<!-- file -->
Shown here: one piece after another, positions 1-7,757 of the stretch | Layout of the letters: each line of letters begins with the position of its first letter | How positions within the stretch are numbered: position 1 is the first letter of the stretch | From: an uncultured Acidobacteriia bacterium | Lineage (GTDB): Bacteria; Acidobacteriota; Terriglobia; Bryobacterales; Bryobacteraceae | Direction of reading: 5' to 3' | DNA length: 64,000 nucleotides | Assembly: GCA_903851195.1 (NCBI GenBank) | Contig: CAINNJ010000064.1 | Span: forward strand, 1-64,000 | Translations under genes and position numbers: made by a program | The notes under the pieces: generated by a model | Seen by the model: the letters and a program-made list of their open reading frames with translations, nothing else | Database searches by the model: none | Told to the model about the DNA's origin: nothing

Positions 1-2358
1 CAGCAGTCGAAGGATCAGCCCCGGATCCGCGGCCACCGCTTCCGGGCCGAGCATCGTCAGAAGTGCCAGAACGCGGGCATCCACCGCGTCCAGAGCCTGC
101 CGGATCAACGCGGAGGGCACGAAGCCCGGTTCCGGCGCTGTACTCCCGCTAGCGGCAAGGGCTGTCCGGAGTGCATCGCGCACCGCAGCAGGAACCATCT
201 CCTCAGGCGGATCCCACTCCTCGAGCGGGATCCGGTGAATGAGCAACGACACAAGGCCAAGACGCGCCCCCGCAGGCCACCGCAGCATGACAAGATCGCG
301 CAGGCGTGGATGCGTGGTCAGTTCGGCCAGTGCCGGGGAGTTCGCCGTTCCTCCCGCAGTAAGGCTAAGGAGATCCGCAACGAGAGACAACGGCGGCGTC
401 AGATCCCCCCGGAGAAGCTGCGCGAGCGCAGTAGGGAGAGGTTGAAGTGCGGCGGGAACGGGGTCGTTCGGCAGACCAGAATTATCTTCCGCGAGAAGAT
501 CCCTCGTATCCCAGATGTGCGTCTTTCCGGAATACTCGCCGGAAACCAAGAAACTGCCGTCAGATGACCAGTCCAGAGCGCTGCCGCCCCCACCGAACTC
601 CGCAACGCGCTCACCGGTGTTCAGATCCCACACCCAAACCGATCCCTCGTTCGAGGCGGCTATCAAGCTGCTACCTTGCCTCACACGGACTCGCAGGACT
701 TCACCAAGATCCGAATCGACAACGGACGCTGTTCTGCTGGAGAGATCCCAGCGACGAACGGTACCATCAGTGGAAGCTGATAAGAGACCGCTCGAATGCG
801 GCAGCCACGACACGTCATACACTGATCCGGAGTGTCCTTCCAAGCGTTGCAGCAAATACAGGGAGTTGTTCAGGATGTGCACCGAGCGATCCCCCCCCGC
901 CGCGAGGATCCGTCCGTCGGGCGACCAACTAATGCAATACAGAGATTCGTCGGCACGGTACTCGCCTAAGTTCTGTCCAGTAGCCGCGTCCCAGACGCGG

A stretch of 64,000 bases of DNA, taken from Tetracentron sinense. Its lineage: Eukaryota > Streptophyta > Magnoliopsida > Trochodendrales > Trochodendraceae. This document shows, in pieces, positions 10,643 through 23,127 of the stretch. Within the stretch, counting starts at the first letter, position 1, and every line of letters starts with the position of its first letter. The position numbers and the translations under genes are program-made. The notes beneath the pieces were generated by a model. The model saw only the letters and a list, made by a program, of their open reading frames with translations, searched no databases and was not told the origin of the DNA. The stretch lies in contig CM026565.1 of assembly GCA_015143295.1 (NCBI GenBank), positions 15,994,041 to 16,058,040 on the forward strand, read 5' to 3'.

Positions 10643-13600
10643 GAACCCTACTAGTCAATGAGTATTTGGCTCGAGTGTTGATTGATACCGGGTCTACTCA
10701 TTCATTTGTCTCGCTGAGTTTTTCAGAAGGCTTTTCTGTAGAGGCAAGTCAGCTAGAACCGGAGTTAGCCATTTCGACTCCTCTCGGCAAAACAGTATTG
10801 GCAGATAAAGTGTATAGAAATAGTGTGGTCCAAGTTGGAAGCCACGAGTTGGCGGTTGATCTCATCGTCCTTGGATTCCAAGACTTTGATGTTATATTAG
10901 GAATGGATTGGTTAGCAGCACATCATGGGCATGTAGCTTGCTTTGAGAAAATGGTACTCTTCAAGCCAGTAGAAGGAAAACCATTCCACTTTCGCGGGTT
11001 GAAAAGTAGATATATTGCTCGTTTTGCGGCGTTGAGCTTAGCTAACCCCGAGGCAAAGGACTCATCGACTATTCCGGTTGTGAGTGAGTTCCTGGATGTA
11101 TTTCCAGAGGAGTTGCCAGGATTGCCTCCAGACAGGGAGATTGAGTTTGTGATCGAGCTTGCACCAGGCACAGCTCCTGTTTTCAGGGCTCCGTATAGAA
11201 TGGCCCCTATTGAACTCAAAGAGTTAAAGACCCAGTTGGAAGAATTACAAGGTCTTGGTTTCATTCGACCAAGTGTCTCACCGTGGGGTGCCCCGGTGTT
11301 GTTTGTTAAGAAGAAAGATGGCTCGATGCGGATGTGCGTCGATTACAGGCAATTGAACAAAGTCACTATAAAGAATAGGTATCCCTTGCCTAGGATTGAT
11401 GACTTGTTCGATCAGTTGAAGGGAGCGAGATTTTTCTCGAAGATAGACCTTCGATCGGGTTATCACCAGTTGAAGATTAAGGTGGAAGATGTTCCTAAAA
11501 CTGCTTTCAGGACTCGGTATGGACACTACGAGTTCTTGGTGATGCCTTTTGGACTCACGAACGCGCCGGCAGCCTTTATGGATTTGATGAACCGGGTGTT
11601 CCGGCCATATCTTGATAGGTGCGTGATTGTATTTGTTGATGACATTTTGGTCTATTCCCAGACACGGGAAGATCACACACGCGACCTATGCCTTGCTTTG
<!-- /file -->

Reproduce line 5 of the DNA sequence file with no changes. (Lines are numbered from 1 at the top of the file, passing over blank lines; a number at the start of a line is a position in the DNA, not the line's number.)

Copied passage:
201 CCTCAGGCGGATCCCACTCCTCGAGCGGGATCCGGTGAATGAGCAACGACACAAGGCCAAGACGCGCCCCCGCAGGCCACCGCAGCATGACAAGATCGCG